Getting Started with cURL

cURL is an incredibly powerful tool when working on the web, but getting started (and being useful) with it can take some time. I'm going to walk through what I do with cURL 95% of the time.

At its very basic, cURL makes requests to URL's. Normally you want to interact with those URL's in someway.


By default, cURL makes an HTTP GET request, so that will fetch the HTML from Awesome!

Spitting it out in the terminal isn't so useful, so let's save it to a file:

curl -o google.html

Looking at google.html will show you the same contents as before. This is especially useful when you want to save a JSON response.

Great! Well, interacting with HTML is pretty boring, most of what I do is interacting with API's. cURL is a great way for quickly testing your PHP script, your JSON endpoint, or what that API actually returns.

I work at CloudMine and we have a decent JSON API, so I'll use that just as an example. Just keep in mind that the URL isn't important here, but rather the curl options.

By default, curl makes GET requests, so let's GET some data!


Woh! What?

{"errors":["API Key invalid"]}

Oh, CloudMine expects an API Key to be sent as well. As an additional header? Sure, no problem:

curl \  
-H X-CloudMine-ApiKey:e90ef1aeaadd48de93b45038ed592a06


Excellent! Sending the correct header worked. But the response is rather vague, I'm not sure if it worked and found no data, or it didn't work and didn't return an error. Let's examine the headers on the reply:

curl \  
-H X-CloudMine-ApiKey:e90ef1aeaadd48de93b45038ed592a06 -i


HTTP/1.1 200 OK  
Date: Sat, 20 Dec 2014 17:31:10 GMT  
Content-Type: application/json; charset=utf-8  
Transfer-Encoding: chunked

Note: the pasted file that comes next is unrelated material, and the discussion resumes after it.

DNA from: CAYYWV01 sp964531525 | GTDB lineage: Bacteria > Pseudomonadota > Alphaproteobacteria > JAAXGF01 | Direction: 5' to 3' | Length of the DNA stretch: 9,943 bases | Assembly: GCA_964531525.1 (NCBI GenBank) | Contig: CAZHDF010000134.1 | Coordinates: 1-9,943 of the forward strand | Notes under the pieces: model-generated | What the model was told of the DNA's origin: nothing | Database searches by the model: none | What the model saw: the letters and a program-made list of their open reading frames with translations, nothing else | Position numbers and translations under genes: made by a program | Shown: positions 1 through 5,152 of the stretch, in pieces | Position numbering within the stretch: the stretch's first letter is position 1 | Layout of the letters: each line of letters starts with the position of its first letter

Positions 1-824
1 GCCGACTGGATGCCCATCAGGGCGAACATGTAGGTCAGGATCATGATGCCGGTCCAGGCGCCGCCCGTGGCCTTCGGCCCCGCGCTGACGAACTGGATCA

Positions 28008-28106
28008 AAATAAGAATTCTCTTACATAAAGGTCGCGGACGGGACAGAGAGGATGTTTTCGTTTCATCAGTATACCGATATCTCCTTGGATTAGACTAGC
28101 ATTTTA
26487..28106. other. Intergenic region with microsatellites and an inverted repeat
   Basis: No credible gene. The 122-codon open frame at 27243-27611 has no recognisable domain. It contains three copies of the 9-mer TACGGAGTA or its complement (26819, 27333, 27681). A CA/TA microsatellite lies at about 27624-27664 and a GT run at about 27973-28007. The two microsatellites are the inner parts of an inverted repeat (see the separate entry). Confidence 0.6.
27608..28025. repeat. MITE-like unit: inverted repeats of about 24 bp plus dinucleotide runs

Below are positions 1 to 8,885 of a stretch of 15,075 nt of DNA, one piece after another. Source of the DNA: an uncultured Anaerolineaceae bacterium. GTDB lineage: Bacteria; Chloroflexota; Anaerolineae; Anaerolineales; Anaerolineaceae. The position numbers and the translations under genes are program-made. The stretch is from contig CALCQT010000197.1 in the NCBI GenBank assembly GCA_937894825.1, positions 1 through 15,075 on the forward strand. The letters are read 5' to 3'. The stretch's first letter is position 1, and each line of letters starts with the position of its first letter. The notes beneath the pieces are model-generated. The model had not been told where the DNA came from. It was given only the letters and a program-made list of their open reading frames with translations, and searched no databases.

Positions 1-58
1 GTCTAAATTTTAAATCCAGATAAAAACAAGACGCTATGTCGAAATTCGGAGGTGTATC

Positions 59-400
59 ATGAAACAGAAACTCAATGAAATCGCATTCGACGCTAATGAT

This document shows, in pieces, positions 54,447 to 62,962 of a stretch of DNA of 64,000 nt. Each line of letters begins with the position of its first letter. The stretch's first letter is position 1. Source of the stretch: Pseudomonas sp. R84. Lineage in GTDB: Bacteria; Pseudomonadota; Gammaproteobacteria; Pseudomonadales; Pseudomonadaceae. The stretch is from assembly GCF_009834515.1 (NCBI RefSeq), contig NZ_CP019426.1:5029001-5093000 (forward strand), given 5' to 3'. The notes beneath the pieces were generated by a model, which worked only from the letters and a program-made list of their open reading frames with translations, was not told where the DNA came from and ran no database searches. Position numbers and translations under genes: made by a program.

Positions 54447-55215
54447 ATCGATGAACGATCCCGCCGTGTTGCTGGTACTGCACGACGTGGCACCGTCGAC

Status: 200 OK  
X-Request-Id: a9fbdaec-3b3c-4b11-92d8-5af2e9f01e8e  
Cache-Control: max-age=0, private, must-revalidate  
X-Runtime: 0.020247  
X-Rack-Cache: miss  
Access-Control-Allow-Origin: *  
Access-Control-Expose-Headers: X-Request-Id


Adding '-i' will return all the headers on the response. If you only want the headers, you can use '-I'.

Excellent. But the URL I want to hit is actually an endpoint for consuming data. I want to send information. Let's make a POST request!

curl -X POST \  
-H X-CloudMine-ApiKey:e90ef1aeaadd48de93b45038ed592a06 -i
{"errors":[{"code":400,"message":"Invalid payload"}]}

Oops, we forgot to send data. To send inforamtion, we use -d.

curl -X POST \  
-d '{"myrandomkey":{"name":"ethan"}}' \
-H X-CloudMine-ApiKey:e90ef1aeaadd48de93b45038ed592a06 \
-H "content-type:application/json"



CloudMine expects the Content-Type to be explicitely stated, so we add that as a header too. Other common ones are application/xml and application/x-www-form-urlencoded

Cool. Well, I don't like that object, so let's delete it.

curl -X DELETE "" \  
-H X-CloudMine-ApiKey:e90ef1aeaadd48de93b45038ed592a06



Welp, there it goes.

That's 95% of what I do with cURL. Some other useful options to know are:

-d @./path/to/file Will send the information in the file as the body of the request. Great when POSTing large amounts of data.

-L The request will follow any redirects it gets. Useful for when site's redirect you from url/ to url.

-u username:password Useful for going through HTTP Basic authentication.

-v Makes the request verbose, which you should always do when submitting a cURL request and response to a support person.

Lastly, sometimes your terminal will do funky things with the URL to escape it. If you don't like this, just put the text in quotes. cURL will respect it either way.

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